we are reverting back to using "nonocc" as the default, since the new
datasets are significantly more challenging and have larger
- We might add additional masks in the future, for instance focusing on
difficult regions with fine detail and/or lack of texture.
- We no longer use the average rank to produce the overal ranking, since
it had several problems (most notably it made it difficult to assess
the magnitude of performance differences between methods). Instead,
we now use a weighted average of the selected metric. The weights
serve to compensate for the varying difficulty of the different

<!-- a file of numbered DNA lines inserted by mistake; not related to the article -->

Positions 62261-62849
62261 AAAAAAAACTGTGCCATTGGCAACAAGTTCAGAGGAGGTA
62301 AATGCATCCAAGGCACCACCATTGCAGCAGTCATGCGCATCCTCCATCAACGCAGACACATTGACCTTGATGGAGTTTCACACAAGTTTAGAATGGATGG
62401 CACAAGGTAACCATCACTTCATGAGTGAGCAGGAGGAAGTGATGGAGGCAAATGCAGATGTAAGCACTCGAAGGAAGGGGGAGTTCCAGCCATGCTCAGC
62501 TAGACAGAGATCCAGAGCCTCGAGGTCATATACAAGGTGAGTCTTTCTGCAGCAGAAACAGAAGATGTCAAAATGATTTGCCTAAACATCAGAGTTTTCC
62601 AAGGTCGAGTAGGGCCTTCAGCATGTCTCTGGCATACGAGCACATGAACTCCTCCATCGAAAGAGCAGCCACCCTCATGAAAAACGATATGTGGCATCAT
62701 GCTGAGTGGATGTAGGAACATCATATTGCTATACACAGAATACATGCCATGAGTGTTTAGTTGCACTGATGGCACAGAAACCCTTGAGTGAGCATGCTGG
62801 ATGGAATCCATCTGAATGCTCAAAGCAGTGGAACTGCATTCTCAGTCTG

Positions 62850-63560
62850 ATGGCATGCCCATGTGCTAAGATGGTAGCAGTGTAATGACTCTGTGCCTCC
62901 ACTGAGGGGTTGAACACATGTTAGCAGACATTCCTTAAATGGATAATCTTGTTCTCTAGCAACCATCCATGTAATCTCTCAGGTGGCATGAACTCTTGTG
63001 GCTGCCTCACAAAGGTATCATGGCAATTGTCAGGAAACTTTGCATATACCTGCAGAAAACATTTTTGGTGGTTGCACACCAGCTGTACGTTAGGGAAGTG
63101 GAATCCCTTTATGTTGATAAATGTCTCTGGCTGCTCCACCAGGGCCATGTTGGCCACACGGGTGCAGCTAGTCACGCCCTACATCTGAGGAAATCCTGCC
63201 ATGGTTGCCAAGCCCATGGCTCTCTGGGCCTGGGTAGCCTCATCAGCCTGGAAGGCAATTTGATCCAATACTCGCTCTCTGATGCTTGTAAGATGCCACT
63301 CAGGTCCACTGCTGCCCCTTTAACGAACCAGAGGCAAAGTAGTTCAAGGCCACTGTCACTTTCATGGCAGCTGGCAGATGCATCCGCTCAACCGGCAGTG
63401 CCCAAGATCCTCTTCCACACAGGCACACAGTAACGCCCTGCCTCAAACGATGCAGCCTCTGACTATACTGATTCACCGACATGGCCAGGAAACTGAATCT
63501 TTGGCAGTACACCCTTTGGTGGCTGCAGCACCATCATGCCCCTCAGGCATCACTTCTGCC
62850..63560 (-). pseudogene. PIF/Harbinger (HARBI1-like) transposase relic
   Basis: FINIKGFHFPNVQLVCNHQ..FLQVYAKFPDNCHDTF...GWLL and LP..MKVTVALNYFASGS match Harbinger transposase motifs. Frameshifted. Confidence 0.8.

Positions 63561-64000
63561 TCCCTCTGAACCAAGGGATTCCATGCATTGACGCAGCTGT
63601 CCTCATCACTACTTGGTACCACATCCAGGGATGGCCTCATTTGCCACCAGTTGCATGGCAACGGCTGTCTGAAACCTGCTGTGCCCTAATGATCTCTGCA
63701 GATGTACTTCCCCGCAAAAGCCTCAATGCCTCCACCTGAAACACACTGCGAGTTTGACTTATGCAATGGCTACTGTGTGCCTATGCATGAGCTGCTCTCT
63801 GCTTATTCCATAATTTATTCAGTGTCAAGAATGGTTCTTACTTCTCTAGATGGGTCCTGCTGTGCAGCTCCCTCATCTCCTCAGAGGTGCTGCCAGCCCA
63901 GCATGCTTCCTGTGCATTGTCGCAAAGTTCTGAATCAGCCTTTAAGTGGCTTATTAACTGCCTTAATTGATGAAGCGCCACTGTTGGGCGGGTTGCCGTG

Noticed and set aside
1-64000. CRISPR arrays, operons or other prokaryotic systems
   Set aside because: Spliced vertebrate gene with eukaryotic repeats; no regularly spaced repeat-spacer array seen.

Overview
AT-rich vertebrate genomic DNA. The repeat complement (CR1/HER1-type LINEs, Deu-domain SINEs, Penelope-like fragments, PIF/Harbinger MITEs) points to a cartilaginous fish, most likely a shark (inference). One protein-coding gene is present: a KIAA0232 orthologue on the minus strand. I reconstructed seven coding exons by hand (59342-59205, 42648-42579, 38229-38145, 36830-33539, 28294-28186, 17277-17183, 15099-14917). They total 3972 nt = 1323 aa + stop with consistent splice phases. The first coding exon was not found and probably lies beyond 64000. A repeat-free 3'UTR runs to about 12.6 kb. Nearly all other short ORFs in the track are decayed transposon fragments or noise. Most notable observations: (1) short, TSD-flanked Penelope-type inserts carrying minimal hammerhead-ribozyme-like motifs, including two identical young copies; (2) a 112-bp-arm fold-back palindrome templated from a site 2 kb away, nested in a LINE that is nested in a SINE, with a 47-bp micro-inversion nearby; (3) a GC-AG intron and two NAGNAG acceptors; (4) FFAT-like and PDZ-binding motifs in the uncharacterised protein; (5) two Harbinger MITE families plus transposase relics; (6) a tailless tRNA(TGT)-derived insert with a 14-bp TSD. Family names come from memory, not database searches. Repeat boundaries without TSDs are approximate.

datasets, and will be adjusted as the state of the art advances. They
are visualized with green bars above each dataset name.
- Initially, we set the weights to down-weight the 5 most difficult
datasets in each group, based on the current best-performing methods
- We plan to adjust these weights yearly based on how the state of the
art evolves, for instance, by increasing the weights of difficult
datasets and decreasing the weights of easy datasets that are
virtually solved by most methods.
- The overall goal is to extend the lifespan of usefulness of the
evaluation by focusing on unsolved problems by periodically changing
weights, and possibly also masks and the default metric.
History of results
- We provide links to periodic snapshots of the table to create a
record of past results. In particular, we will create a final
snapshot of the table before we change the computation of the overall
Visualization and interactive features